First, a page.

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Generating Innovation

The energy sector is pretty well-known for being resistant to change, risk-averse, conservative.  One segment of the energy technology landscape that especially favors “tried-and-true” over “new-and-better” involves on-site generators, typically for standby or emergency purposes.

Scanning the most recent issue of Powerline — the periodical published by the on-site generator industry’s trade group, the Electrical Generating Systems Association — it looks pretty similar to the issues of the late 1990’s that I used to read regularly.  Indeed, I suspect that it looks like issues from when I was in school in the 1970’s, or even earlier. 

Dominated by industrial titans Caterpillar (NYSE:  CAT), Cummins (NYSE: CMI) and Kohler, the most important competitive factors in the generator marketplace are lowest first price, reliability, and service quality.  After all, the primary reason these products are bought is that they have to work on the rare occasions when they are called upon. 

Accordingly, the sector is biased towards incrementally improving upon the past, as opposed to seeking dramatic innovations.  As a result, most generators still employ diesel engines that, while substantially improved and evolved significantly, clearly show their lineage back to the mid-20th-Century.

Other considerations such as maintenance costs, fuel efficiency, emissions and noise can come into play, they are of secondary concern to most buyers of generators, who accept their limitations and disadvantages as long as they are cheap and dependable.

The other considerations listed above are stronger forces for change, and so it is not surprising that innovation in the generation sector is most often driven by those who pursue the niches that are too small for the big guys to care much about.

One such niche for has been the entertainment industry.  When shooting a movie in a remote location, electrical generating capacity often has to be brought along.  But, the on-site generators can’t be very noisy or smoky without compromising the filming (not to mention upsetting the sensibilities of the talent).

Founded in 1973 in the L.A. Basin, Multiquip has long sought to serve the generation needs of the entertainment industry.  This is not to say that the industrial titans of the Midwest (Caterpillar of Illinois, Cummins of Indiana, Kohler of Wisconsin) aren’t good companies or don’t make good products.  However, they probably didn’t fully appreciate the specific needs of customers in the entertainment business, or didn’t think the market was big enough to justify customized solutions.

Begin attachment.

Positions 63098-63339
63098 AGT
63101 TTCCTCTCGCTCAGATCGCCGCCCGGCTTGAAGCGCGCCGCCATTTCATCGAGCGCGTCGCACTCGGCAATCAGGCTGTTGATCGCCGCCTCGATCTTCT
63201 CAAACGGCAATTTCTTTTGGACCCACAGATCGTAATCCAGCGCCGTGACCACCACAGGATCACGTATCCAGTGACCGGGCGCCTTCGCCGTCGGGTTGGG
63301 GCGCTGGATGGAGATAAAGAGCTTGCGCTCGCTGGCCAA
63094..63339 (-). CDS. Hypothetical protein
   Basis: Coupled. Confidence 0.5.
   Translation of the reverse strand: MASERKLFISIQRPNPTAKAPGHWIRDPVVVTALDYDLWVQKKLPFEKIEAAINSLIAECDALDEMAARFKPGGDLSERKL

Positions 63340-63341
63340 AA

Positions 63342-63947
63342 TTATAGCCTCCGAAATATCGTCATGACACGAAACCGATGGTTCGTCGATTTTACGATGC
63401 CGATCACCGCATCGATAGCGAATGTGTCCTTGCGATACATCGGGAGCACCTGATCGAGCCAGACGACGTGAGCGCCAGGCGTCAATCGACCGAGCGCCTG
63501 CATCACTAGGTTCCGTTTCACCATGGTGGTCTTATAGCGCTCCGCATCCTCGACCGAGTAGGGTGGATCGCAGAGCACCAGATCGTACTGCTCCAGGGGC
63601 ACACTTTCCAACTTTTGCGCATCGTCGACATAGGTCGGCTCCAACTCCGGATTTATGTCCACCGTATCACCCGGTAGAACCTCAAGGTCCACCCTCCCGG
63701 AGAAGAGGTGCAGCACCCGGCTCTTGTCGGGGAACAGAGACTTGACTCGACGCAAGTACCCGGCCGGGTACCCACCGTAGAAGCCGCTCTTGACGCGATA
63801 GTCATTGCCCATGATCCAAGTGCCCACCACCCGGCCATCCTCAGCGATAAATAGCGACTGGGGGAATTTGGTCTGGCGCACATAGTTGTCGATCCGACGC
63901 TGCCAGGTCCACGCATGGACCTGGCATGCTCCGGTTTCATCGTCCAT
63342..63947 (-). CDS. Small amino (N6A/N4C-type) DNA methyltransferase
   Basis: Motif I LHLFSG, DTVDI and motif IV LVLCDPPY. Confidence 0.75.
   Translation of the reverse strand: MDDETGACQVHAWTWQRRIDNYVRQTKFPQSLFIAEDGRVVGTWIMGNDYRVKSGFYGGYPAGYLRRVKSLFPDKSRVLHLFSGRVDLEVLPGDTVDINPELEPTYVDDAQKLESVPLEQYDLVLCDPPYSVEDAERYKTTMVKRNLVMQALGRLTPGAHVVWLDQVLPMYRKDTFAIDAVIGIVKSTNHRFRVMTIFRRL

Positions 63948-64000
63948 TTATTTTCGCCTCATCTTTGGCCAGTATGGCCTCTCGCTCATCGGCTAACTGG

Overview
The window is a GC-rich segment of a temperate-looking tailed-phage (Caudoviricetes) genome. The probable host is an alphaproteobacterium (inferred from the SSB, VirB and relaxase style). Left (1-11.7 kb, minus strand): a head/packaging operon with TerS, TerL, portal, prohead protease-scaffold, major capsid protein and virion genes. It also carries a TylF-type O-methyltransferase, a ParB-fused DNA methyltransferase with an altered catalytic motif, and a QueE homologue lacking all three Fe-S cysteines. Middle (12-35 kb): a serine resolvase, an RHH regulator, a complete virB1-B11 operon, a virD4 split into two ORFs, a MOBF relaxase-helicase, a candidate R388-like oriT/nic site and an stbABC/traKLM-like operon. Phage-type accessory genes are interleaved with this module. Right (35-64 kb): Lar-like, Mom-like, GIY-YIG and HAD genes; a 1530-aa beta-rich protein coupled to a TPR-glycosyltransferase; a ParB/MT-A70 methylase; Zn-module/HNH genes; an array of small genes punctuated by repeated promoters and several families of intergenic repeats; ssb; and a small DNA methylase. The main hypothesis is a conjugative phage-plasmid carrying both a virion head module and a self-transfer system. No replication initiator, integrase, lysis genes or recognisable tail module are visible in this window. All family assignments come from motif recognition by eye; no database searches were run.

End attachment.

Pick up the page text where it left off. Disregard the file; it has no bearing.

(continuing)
Multiquip has long prided itself on extremely quiet on-site generator systems, and thus has spent a lot of time innovating on noise attenuation, insulation and exhaust technologies.  But, you can only put so much lipstick on a pig:  a diesel engine is still a pretty loud technology.

What’s much quieter?  Well, clearly solar is.  However, filming locations need megawatts of power, which would entail a massive array of solar panels.  Moreover, a lot of filming occurs at night, for which solar isn’t particularly well-suited.  (Duh.)  So, solar isn’t a great answer for the quiet on-site power generation needs of the entertainment business.

However, fuel cells might be:  Multiquip recently announced a prototype generator employing fuel cells.  This is an outgrowth of Multiquip’s efforts over the past few years to develop portable light towers operating off of fuel cells.

As those who’ve followed energy technologies for awhile know too well, fuel cells have long been seeking good entry points to penetrate the energy sector, in small bites.  Having an economic disadvantage (at least at present state of maturity), fuel cells need to seize upon the benefits that they can uniquely offer. 

One of the main advantages of fuel cells is their virtually silent operation, not to mention their low emissions profile.  As a result, after having established as solid role in the space market, fuel cell developers have been seeking to target their technologies for military applications. 

Now, it appears that fuel cells may be going Hollywood.

Back to the Future

As posted previously, one of the big challenges the cleantech community faces is the reliance of many pivotal technologies on rare earth minerals that are mainly located in China and increasingly subject to supply curtailment.  Neodymium is of particular concern for so-called permanent-magnet motors and generators.

In response, a number of companies are seeking alternatives to neodymium-based permanent magnets.  According to this recent article in The Economist, Toyota (NYSE: TM) is believed to have exhumed an AC induction motor designed initially the brilliant/mad (take your pick) scientist Nikolai Tesla in 1888.

This is yet another example of cleantech innovations that resuscitate long-lost ideas discarded way-back-when for a certain reason and re-examining them in light of improvements and advancements that had been made in the intervening period that can eliminate the challenges heretofore thwarting their successful development.

In this particular case, the advent of semiconductors and microcomputer-based controls enables modulation of the induction motor’s speed at thousands of times per second — something that Tesla could only have dreamed about.

I spoke in June with Joe Kovach, the head of the newly-formed Corporate Technology Venture group at Parker Hannifin (NYSE: PH), who said that one of his priorities was to mine some of the company’s old overlooked intellectual property that had been essentially discarded due to then-infeasibility and view those prior discoveries through the lens of the spectrum of technologies that are now available today.

I suspect that lots of progress can be made in the cleantech space if more of us were to similarly go back to the future.